GM and bad PR

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IN HIS latest contributions, Professor Anthony Trewavas claims that the government’s position in refusing the introduction of genetically modified (GM) crops contradicts its position of maintaining “[Scotland’s] clean green credentials” (Letters, 5 September).

He does this by suggesting that no-till farming has substantial benefits in reducing carbon dioxide release and that this form of farming can only be used with GM crops. This form of farming tends to necessitate greater use of herbicides and greater use of herbicide resistant GM crops. It is, therefore, debatable whether of itself it can be considered a good thing. But no-till farming does not necessitate the use of GM crops as his letter infers. Non-GM crops can be used with this form of farming.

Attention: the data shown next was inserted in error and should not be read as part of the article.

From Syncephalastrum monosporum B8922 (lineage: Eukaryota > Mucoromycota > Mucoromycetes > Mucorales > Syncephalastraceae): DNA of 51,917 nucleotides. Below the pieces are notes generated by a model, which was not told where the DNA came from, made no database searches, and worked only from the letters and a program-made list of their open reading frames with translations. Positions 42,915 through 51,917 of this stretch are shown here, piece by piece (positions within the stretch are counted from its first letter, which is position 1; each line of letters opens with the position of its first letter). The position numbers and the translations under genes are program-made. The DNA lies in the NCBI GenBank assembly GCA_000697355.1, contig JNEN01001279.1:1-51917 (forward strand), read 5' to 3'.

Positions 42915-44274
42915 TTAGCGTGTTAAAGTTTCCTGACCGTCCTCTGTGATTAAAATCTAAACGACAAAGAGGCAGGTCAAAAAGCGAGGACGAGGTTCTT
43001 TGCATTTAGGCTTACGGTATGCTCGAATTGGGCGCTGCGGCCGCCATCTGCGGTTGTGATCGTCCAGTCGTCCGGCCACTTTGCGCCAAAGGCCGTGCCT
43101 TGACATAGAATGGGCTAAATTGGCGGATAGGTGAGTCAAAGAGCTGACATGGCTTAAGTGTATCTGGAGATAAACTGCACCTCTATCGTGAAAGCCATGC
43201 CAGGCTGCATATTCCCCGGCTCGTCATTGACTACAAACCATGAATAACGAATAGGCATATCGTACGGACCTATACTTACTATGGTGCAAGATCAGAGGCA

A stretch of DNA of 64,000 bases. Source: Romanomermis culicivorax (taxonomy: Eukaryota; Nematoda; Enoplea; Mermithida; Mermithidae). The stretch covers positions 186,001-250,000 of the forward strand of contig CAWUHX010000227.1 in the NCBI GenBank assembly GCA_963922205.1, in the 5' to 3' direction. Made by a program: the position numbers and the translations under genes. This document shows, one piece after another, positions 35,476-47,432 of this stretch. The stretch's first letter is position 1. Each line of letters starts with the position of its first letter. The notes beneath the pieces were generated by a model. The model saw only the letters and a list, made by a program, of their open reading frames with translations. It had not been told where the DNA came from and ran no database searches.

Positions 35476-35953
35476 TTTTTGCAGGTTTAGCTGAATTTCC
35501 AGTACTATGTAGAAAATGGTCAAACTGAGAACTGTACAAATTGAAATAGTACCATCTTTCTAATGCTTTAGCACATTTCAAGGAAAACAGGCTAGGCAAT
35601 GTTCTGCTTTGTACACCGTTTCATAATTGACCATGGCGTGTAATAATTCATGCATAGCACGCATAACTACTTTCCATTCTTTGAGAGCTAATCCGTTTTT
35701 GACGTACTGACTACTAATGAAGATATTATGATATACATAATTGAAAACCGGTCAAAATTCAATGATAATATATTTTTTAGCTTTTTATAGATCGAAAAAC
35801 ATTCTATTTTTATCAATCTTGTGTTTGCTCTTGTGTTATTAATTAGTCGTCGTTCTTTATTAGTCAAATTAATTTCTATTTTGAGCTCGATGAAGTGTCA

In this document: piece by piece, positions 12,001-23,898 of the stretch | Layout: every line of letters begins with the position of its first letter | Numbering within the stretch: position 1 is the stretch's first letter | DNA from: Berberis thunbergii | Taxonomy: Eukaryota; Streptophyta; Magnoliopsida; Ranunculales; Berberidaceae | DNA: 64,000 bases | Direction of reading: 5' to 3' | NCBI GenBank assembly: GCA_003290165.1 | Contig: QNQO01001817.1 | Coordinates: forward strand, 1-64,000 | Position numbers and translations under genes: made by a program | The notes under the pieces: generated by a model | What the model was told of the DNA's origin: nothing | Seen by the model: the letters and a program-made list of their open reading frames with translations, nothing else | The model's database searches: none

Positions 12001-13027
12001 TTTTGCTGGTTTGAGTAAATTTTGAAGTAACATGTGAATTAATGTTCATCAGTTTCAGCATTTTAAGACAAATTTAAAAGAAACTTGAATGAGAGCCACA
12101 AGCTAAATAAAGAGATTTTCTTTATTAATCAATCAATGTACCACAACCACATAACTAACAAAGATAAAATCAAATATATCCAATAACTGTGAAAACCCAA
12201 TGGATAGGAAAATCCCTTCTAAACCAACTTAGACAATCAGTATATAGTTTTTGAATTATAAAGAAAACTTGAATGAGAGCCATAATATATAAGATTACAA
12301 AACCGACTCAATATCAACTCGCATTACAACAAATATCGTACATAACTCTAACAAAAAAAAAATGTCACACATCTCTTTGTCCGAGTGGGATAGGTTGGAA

His argument is typical of that used by GM supporters who cherrypick scientific evidence to make the case for GM crops.

In any event the Scottish Government makes the point that it is the perception of clean green credentials that is useful in marketing Scottish food products to consumers. Marketing experts will confirm introducing GM crops would be detrimental to that public perception and a letter from the Scientific Alliance is unlikely to change that.

David Morris

Newmills Road

Dalkeith, Midlothian

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